20. 20. REVOLUTION OF 1917: Bolshevik revolution (October 1917)  Russians voted to form a democratically elected Constituent Assembly (assembly to create a Constitution). The Bolsheviks expected to win the elections, but didn’t (only 25% of the votes).  In January 1918 the Lenin took power by a coup d’état, when the Bolshevik Red Guards dissolved the Constituent Assembly by force. This led to a civil war between Bolsheviks & people that opposed the revolution.
  21. 21.  1918 – 1921: CIVIL WAR RED ARMY (Bolsheviks) Led by Trotsky WHITE ARMY (coalition of counter- revolutionaries)  supporters of monarchy, liberalism, less radical forms of socialism…. Helped by liberal democratic countries (UK, France, US…) VS REVOLUTION OF 1917: Civil War (1918 – 21)
  22. 22.  During the Civil War the Imperial Romanov family was executed by the Bolsheviks (July 1918) . REVOLUTION OF 1917: Civil War (1918 – 21)
  23. 23.  During the Civil War the Bolsheviks established an economic policy called “War Communism”:  Factories were controlled by the State.  The State took peasants’ agricultural surpluses.  The State rationed food .  Private companies were banned and now controlled by the State. REVOLUTION OF 1917: Civil War (1918 – 21) RESULT  - Drop of industrial production - A Black Market flourished - Drop of harvests & famine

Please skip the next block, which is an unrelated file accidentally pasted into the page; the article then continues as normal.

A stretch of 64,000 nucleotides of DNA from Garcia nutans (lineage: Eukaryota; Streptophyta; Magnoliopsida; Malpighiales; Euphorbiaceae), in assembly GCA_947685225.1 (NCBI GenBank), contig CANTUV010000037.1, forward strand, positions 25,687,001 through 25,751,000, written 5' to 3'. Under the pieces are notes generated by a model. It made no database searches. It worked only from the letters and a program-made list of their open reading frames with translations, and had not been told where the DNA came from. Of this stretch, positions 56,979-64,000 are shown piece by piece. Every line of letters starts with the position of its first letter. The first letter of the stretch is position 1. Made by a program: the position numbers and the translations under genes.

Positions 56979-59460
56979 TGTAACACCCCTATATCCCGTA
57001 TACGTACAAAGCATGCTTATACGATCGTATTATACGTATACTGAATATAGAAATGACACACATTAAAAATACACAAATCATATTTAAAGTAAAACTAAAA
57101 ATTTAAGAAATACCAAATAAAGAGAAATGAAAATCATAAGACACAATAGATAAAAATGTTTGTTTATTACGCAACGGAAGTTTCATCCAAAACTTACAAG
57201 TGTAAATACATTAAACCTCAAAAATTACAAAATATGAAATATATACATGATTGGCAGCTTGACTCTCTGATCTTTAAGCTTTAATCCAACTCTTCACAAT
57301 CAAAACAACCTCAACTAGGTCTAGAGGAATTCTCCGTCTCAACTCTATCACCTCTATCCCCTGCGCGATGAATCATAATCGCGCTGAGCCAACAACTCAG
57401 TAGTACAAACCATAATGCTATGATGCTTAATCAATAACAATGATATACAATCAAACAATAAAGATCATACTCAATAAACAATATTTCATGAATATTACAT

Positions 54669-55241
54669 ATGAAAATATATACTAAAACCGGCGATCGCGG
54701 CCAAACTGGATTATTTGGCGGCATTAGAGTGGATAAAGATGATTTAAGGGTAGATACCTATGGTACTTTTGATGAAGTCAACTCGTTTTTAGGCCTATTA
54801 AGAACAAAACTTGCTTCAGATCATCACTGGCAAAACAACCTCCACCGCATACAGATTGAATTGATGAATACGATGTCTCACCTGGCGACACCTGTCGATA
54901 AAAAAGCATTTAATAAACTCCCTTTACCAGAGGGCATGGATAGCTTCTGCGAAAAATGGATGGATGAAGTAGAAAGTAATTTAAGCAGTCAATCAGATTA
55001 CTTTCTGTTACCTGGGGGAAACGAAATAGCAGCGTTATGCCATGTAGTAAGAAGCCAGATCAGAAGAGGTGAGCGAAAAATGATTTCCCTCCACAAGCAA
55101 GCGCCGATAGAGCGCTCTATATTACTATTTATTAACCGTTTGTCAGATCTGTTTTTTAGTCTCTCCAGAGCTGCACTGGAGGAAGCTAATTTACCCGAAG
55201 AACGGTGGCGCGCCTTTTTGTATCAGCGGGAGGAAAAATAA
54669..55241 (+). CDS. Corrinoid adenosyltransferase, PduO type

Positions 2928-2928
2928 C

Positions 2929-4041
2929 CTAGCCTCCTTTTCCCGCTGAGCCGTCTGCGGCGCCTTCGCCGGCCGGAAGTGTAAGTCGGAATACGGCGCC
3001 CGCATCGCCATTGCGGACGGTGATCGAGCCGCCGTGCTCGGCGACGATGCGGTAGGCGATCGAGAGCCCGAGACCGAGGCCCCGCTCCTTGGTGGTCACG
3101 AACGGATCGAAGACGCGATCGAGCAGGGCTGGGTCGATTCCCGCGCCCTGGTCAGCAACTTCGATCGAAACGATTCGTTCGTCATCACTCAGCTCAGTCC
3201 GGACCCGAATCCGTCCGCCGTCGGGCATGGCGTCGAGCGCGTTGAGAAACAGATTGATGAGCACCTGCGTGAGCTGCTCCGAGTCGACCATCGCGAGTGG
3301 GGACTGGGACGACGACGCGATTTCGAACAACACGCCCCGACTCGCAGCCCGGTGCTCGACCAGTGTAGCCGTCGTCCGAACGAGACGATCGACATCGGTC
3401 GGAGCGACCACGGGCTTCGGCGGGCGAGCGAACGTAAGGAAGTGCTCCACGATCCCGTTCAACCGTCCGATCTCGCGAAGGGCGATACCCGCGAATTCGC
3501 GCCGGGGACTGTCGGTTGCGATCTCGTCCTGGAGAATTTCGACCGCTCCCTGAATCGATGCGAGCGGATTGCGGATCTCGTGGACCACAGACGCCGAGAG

24. 24.  1921: the Red Army’s victory consolidate the Bolshevik revolution. Lenin Bolshevik propaganda depicting Trotsky (Red Army) as a knight killing a dragon (that represents the counter-revolution, word that is written on its body). REVOLUTION OF 1917: Civil War (1918 – 21)
  25. 25. LENIN’S GOVERNMENT (1921 – 24)  Lenin established a dictatorship: he held all the power.  He created the USSR (Union of Soviet Socialist Republics)  it was a federal state made up of Russia & other Asian republics.
  26. 26. LENIN’S GOVERNMENT (1921 – 24)  Lenin adopted a New Economic Policy (NEP):  Combined communism & capitalism: • The Government controlled major businesses • People could control small businesses & earn some profits.  It enabled the Russian economy to recover.
  27. 27. STALIN’S GOVERNMENT (1927 – 53)  A totalitarian political system was established, which used state violence to purge society of any opponent.
  28. 28. A secret police (KGVD) to crush any opposition to Stalin’s regime inside the Communist Party, the Army of among the population. Stalin’s Great Terror
  29. 29. Gulag: system of forced labour camps. Stalin’s Great Terror
  30. 30. Propaganda was used to show Stalin as a winner & a leader that cared for the people.
  31. 31. STALIN’S GOVERNMENT (1927 – 53)  Stalin abandoned the NEP and established a communist economy (totally controlled by the State):  Land was collectively owned  Large factories were created by the state (metallurgical, chemical & arms industries)  Banks, transports & other services were nationalized  The state planned each area of production (5- years plans established objectives to be fulfilled in that period of time) Made the USSR became a major economic & military power